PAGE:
“History is far from over” – interview with Oğuzhan Göksel

East & West: As you mention in one of your scientific papers, anti-Westernism in generally regarded as a manifestation of fanaticism, of backward, sometimes even barbarous forces, a resistance movement against the natural course of history. Why do you think anti-Westernism has a legitimate foundation?

Oğuzhan Göksel: The thinkers who perceive anti-Westernism as backward and barbarous tend to believe in the unquestionable supremacy of Western civilization over all other civilizations across the world. Almost all of them are devoted to the idea that globalization is inevitable and that it would gradually spread “Western values” to non-Western societies – producing a more or less homogenous unified human civilization built on the model of Western modernity. As such thinkers uncritically associate Western civilization with every imaginable positive trait (e.g. democracy, human rights, equality, economic prosperity, technology, cultural progress), they genuinely cannot understand how someone can possibly be opposed to the West and all the values it supposedly stands for. This way of thinking excessively Eurocentric which is a very biased way of analyzing politics, history, society, economy, culture, and international relations via the subjective (and perhaps temporary) point of view of contemporary Western societies. Unfortunately, Eurocentrism is so dominant in Western mainstream media (and now also social media) and academia that it becomes very hard for a thinker to see its weaknesses.
I do not deny the numerous contributions of Western civilization to humanity since the beginning of the rise of Europe from the 15th century onwards. Some of these countless contributions include modern medicine and health services, universities and knowledge production, better average living standards and a massive increase in life expectancy and political systems based on the rule of law and social contract. However, we also have to acknowledge that the rise of Western civilization has been achieved at a great cost and largely at the expense of non-Western peoples around the world. The notorious elements of the story include some of the darkest episodes in human history such as the global slave trade, genocide of many native populations, economic exploitation and under-development across the world and the ongoing imperialist subjugation of areas such as Sub-Saharan Africa. Thus, the present day superior living standards of many Western societies is possible to a large extent because their ancestors were engaged in colonialism and perhaps because themselves are involved in some form of present day imperialism.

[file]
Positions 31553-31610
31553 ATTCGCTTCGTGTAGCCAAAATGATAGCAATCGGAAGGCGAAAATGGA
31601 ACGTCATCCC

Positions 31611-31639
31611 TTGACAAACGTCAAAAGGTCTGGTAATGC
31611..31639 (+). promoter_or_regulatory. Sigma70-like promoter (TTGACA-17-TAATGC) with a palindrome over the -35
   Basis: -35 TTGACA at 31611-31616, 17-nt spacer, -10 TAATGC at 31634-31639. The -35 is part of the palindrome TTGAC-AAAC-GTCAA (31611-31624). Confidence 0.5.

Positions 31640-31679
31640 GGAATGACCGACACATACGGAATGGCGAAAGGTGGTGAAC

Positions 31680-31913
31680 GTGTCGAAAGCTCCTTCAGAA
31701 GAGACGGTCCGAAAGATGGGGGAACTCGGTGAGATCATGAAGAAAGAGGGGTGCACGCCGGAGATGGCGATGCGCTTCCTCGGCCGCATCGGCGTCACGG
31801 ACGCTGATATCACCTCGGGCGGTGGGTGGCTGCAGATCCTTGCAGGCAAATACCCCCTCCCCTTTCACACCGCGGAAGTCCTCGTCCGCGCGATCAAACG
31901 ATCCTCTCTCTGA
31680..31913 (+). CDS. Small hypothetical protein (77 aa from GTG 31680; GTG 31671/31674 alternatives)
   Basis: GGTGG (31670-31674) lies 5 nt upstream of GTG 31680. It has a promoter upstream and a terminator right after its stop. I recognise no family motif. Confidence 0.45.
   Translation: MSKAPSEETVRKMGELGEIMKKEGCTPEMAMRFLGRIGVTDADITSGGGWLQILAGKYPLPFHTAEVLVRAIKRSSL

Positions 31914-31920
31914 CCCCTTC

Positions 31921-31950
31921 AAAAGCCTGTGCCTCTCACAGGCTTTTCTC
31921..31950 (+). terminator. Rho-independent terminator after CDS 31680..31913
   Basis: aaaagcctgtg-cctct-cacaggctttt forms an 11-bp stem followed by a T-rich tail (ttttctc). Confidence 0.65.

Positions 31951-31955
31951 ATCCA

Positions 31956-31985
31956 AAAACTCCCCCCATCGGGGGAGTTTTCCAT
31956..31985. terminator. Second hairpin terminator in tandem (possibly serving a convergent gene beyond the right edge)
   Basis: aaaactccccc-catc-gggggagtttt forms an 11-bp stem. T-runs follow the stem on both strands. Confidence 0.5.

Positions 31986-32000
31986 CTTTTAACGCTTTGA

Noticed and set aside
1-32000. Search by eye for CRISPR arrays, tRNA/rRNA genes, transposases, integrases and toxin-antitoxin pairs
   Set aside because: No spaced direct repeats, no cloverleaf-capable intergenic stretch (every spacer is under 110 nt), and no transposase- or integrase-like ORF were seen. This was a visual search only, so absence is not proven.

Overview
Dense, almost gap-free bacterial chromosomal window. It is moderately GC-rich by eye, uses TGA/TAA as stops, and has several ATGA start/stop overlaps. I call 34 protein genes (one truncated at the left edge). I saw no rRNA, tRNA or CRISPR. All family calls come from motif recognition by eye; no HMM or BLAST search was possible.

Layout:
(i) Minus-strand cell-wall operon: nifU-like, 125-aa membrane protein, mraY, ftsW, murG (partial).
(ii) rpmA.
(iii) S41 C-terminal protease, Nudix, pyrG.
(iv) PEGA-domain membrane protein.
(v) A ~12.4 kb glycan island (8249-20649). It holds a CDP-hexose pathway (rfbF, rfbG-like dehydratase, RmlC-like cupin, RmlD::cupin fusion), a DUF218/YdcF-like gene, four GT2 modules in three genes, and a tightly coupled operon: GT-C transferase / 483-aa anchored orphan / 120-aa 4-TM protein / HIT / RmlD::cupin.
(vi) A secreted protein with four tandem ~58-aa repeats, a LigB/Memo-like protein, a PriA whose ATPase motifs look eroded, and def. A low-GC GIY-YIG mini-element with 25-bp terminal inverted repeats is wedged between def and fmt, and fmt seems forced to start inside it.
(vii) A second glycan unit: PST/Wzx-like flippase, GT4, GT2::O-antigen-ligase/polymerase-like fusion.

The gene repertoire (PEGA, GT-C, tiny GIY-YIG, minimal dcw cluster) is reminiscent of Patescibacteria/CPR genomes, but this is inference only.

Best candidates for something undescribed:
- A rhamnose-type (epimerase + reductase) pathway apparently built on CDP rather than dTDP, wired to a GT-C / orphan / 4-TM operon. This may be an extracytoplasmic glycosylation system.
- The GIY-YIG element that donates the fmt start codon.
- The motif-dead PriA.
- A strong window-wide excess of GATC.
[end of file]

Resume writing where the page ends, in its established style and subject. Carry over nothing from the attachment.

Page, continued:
Most Western societies might have built democratic regimes based on human rights within their territories, yet the international political and economic system dominated by Western powers is not based on a democratic understanding of human affairs. In our age, non-Western peoples in Latin America, Africa, South Asia, and the Middle East are still struggling to obtain equal rights with Western peoples and they have to fight against Western intervention in their affairs to achieve socio-economic development. I believe that anti-Westernism has a legitimate foundation in our time because it is only natural for the long marginalized and disenfranchised non-Western societies to desire more rights, power and economic prosperity in a world that is still dominated to a large extent by Western powers such as the US and EU countries.
In a way, non-Western peoples have to struggle to gain “the right to have rights”. For many centuries, black people living in Western countries such as the US were sadly not recognized as human beings and were excluded from having the same “human” rights with the white people. I believe that some form of this racist/culturalist approach still continue in international relations. Perhaps not overtly but subconsciously, non-Western peoples are not recognized as equal by their Western counterparts. We can see manifestations of this approach in depictions of non-Western peoples in cultural products (e.g. movies, TV shows, and the gaming industry) as well as in the actual workings of international organizations such as the UN, IMF, World Bank and even the EU. The leaders and citizens of the EU should sincerely ask themselves the following question for instance: while negotiating for a full membership into the organization, have we treated Turkey equally with other Eastern European countries such as Greece, Bulgaria, Romania and Hungary? Do Bulgaria, Romania and Greece truly have a more advanced economic development level than Turkey? Does Hungary violate less liberal democratic principles than Turkey? Have we denied Turkey the EU membership because of valid economic and political reasons, or due to a culturalist bias that Turkish people “are not like us”?